One of the things we share with each other is that we want to experience autonomy. As individuals we prefer to choose for ourselves as much as possible what we initiate and we want to control as much as possible what we do and don't. The satisfaction of our need for autonomy can contribute importantly to the degree to which we are engaged in what we do, how well we learn, how creative we are, how well we adjust and mentally healthy we are.
What we do can affect other people's perception of their autonomy
When interacting and working together, with other people, as parents, coaches, therapists, teachers, managers or colleagues, we can do things that either support or diminish their sense of autonomy (Visser, 2010). Some factors which may support their sense of autonomy are: providing and emphasizing choice, allowing them to follow their unique approach, encouraging self-initiative and experimentation, and providing a meaningful rationale for any suggestions or requests. Some factors which may thwart their perception of autonomy are: emphasizing different types of controls such as tangible rewards, deadlines, punishments, evaluations, awards, grades, and surveillance, using controlling language and imposing goals.
Limits to autonomy
Of course, there are limits to how much autonomy we can experience because, as individuals, we all need to adapt to our environments and we need to develop safely into well socialized adults. Whenever a parent, teacher, or manager demands something or forbids something, the child, student, or employee may feel a threat to his or her autonomy. Of course, it may be inevitable to demand certain things and forbid certain other things and this is not an inherently bad thing. It helps us adapt to the demands of the world and protect us from danger. Also, as well-adapted and well-functioning individuals we may find many new sources of autonomy.
Don't threaten people's need for autonomy any more than strictly necessary
Whenever we do things that are inevitably threatening to other people's autonomy it may be helpful to recognize clearly that we are doing this and to clarify why we do it. When we can clearly explain why we ask something this generally helps the other person to accept it more easily. If we cannot explain to ourselves why it is important that we demand something from someone or try to pose a limitation on what he or she does, we should perhaps think twice. Perhaps, an intervention on our part is not really necessary at all. Or, maybe some thinking can helps us explain better why an intervention is indeed necessary. The way in which we make our expectations clear is important too. When we do this in a controlling, impatient, unappreciative, threatening tone, the individual's autonomy will be threatened further and needlessly.
Deliberately support and enhance other people's autonomy
Even in circumstances in which the autonomy of other people is necessarily limited we can do things to support their autonomy. This is not only a matter of accentuating and respecting the choice people already have but may also be a matter of creating a context of choice for them. An example is how teachers can give homework assignments in such a way that students feel autonomous. Research by Erika Patall and colleagues (2010) shows that giving students choice in homework has these important benefits a) higher intrinsic motivation to do homework, b) feeling more competent regarding the homework, c) better performance, d) better homework completion. (Also read The autonomy-supportive teaching style).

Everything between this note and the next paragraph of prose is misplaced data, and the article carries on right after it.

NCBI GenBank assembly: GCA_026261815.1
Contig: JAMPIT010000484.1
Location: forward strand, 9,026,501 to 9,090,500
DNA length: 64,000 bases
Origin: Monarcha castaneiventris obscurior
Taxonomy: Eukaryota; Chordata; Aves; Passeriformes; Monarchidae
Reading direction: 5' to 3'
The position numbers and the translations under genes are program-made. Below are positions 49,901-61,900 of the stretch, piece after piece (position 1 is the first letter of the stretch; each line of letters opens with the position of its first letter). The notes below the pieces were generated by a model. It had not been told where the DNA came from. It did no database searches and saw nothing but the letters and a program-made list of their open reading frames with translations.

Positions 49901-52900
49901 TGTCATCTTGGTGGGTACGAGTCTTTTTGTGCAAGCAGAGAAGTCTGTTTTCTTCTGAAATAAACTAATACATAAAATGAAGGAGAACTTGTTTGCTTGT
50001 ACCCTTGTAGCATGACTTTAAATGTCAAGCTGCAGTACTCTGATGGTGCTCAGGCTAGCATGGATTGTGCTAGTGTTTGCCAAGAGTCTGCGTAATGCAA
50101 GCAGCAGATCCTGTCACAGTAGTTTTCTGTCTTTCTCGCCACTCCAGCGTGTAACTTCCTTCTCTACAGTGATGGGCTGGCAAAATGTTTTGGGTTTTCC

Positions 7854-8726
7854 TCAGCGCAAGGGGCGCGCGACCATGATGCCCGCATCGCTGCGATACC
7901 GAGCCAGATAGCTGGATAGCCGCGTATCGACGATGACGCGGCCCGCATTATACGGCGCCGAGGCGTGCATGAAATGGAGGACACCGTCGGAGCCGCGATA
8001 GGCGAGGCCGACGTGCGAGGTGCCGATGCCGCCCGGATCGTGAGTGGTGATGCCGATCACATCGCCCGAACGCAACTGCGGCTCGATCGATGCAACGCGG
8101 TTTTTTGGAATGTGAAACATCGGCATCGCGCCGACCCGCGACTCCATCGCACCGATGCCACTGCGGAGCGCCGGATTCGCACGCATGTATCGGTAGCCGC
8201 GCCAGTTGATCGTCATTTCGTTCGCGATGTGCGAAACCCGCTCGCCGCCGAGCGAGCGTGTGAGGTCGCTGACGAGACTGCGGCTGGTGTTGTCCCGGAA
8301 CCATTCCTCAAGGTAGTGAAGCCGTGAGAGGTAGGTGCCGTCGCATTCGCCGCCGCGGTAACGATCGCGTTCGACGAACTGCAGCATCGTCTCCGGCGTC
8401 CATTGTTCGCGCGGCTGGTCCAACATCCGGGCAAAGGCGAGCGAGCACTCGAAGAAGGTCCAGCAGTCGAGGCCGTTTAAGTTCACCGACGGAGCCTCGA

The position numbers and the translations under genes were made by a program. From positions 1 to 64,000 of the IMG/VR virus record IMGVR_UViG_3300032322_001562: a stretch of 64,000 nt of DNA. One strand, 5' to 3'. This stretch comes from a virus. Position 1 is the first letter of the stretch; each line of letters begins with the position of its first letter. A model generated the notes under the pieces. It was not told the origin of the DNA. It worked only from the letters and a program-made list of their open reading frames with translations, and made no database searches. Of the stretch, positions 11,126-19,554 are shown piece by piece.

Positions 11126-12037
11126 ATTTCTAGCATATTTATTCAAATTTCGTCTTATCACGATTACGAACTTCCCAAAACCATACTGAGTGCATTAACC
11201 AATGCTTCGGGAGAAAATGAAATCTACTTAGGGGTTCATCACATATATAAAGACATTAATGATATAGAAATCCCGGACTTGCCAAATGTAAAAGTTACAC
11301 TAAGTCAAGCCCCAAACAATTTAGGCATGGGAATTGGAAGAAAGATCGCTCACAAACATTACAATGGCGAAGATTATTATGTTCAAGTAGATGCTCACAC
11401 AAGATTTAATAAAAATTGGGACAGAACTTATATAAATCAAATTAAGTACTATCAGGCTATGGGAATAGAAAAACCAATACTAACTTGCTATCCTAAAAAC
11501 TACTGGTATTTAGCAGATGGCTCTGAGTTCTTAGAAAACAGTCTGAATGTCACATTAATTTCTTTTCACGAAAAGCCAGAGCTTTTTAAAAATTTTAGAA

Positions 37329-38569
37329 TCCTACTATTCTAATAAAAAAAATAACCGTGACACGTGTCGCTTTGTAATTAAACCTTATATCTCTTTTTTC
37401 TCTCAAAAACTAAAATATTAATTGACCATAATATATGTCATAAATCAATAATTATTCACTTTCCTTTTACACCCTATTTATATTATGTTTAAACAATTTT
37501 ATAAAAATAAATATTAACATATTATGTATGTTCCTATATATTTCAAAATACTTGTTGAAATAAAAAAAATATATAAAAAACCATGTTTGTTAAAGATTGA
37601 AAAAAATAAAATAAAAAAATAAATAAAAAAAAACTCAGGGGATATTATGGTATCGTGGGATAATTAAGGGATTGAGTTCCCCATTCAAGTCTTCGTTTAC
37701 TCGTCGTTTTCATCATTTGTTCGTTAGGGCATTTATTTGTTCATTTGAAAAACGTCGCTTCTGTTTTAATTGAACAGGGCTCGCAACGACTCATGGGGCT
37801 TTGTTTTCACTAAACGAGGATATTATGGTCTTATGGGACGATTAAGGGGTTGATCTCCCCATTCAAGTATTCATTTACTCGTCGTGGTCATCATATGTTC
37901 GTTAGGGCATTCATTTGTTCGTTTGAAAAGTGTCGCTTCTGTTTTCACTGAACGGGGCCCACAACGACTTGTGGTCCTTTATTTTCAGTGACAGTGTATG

Solution-focused autonomy support
Solution-focused counselors focus their approach on supporting and helping to fulfill their client's need for autonomy. For instance, in a solution-focused program for domestic violence offenders, both client responsibility and client choice are constantly emphasized: "We believe it is important to emphasize choice even when participants are mandated to attend. In this way, we emphasize and respect the participants' most basic right to assess what is best for them from the very beginning. In the few cases where participants decided not to attend the program we have complimented their decision to go back to the judge and argue their case. This led to a better commitment and rapport when the individual returned, requesting admission into the program."
As I describe in this article, the solution-focused approach has several specific ways in which client autonomy is supported and enhanced: 1) clients generate goals themselves, 2) usefulness questions and leading from behind help clients to determine the content, the direction and the pace of the conversation, 3) clients are encouraged to choose their own words, their own examples and their own conclusions, 4) client choice is enhanced by subtle and indirect interventions, like: "How did you decide to do that?"
Also read: Assumptions In Solution-Focused Change